Matter of expression
Despite our many contradictions, free speech still matters
I’m not interested in joining debates over whether Charlie Hebdo, the Paris satire newspaper where 10 staffers and two policemen were killed by religious extremists last week, produced racist or offensive material. These conversations are important, of course. Hell, they’re necessary in a society where most speech—even racist, homophobic vitriol—is protected. But my immediate response to the massacre has been to grieve, and to worry: These people were killed for nothing more than the words and images they published. As a writer, I find solidarity that our Western world values free expression. I’m glad I’m not alone.
Throughout the United States, the aftermath of the attacks has brought about countless affirmations on the importance of our First Amendment. But we often forget that, in this Western world, free speech hasn’t been around for more than a few centuries. Even today, while we consider it a basic human right, it flourishes and wilts depending on cultural and historical contexts. It may be unfair, for example, to celebrate Charlie Hebdo’s provocative drawings of Muhammad without also mentioning France’s troubling burqa ban.
Even in this country, we have our own odd narrative regarding drawing Muhammad. In 2010, the comedy show South Park was to air an episode involving the Muslim prophet as a central character. But after a radical group called Revolution Muslim posted a warning online that the show’s creators Trey Parker and Matt Stone risked death if the episode ran, the cable TV network Comedy Central caved, refusing to air it without censoring images of Muhammad.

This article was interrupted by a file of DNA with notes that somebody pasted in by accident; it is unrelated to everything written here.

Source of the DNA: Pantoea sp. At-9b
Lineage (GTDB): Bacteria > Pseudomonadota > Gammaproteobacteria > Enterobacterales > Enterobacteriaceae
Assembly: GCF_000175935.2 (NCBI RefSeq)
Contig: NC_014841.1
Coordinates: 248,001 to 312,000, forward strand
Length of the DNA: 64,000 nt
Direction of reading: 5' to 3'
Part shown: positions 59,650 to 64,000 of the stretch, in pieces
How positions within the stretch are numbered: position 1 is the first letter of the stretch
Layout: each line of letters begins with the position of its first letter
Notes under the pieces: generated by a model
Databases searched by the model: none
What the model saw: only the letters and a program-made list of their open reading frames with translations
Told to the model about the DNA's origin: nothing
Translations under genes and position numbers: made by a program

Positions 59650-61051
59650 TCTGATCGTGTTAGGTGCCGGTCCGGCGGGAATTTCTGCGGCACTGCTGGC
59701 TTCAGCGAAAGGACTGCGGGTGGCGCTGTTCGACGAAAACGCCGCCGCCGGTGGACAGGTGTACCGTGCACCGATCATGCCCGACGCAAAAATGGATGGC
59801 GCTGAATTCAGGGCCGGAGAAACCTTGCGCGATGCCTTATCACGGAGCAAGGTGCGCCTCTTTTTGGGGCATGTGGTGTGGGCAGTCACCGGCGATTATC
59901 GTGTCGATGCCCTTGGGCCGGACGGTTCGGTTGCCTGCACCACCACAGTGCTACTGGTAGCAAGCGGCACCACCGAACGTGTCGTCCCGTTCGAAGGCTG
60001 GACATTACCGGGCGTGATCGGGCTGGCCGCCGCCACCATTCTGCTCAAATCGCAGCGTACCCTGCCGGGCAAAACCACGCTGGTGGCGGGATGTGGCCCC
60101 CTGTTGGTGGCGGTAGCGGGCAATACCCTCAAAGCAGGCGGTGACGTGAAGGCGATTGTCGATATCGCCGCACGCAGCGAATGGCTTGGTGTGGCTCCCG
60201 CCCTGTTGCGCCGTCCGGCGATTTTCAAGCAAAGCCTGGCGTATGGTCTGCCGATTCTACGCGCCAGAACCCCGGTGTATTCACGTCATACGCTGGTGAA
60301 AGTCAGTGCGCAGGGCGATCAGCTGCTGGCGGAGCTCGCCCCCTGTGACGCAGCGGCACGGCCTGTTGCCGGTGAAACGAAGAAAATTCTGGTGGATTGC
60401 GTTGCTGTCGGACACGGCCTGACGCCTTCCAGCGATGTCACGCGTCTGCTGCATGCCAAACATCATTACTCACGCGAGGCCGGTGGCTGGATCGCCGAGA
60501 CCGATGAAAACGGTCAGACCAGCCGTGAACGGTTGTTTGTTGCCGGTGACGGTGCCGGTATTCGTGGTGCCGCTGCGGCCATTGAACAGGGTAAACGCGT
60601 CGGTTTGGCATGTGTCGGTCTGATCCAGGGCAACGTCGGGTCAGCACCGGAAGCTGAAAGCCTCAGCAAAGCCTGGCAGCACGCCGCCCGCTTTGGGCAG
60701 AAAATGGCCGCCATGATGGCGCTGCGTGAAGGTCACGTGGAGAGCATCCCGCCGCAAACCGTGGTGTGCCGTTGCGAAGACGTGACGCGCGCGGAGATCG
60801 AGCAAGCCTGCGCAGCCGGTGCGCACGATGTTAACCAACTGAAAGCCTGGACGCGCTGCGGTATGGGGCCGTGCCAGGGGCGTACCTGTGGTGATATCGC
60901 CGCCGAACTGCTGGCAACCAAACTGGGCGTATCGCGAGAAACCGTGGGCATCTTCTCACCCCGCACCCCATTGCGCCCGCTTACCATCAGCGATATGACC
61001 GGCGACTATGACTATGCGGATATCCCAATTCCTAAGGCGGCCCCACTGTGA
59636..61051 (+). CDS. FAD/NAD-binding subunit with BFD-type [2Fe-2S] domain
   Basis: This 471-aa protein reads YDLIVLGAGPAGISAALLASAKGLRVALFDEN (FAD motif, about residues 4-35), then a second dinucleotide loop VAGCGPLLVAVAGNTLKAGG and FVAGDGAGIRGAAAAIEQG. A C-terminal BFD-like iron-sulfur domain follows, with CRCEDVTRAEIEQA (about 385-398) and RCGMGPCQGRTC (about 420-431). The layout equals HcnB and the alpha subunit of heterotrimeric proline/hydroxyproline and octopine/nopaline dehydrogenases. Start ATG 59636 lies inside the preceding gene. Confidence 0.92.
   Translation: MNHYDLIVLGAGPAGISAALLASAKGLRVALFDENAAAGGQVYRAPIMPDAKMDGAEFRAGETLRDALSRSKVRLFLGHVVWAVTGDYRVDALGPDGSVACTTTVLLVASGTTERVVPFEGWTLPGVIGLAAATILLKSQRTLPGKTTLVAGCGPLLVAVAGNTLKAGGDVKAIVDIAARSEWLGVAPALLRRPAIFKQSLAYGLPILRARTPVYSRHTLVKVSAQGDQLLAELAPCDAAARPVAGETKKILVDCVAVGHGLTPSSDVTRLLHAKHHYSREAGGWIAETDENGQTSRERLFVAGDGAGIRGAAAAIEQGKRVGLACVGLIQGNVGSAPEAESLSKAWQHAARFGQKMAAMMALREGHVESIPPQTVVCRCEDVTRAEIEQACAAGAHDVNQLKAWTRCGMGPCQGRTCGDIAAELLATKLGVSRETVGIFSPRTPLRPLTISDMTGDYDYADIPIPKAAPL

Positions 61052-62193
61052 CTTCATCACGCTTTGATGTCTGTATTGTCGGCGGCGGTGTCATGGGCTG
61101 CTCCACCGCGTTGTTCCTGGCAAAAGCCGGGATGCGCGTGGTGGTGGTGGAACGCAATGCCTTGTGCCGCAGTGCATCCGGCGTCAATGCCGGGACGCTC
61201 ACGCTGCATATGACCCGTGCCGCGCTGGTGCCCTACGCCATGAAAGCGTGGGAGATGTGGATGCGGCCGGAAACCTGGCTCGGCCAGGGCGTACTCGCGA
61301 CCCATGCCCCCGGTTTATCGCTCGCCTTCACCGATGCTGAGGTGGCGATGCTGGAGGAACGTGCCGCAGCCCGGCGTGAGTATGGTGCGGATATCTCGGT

In response, a freelance cartoonist for Seattle Weekly named Molly Norris contributed artwork for an online campaign titled Everybody Draw Muhammad Day.
Norris’ drawing was rather innocuous—it involved inanimate objects such as a teacup and spool of thread claiming to be Muhammad—but group members began posting increasingly offensive images of the Muslim prophet. She did her best to distance herself from the movement, but it was too late: That summer, the American-Yemeni Al Qaeda cleric Anwar al-Awlaki placed the Seattle cartoonist on a kill list. American officials confirmed the severity of this threat, and Norris was forced to change her name and go into hiding under FBI protection.
Over the past decade, this nation has gained notoriety for desecrating the rights we claim to protect. We send drones to kill U.S. citizens without trial. We detain and torture men for 13 years, never charging them with a crime, and then send the whistleblowers of these injustices to prison. And yet here we are, fighting so hard for something as absurd as drawing the likeness of a long-dead prophet.
I’d like to think the reason for this is that we cannot effectively fight society’s injustices without that most basic right of free speech. If that’s the case, let us all one day wield that right freely.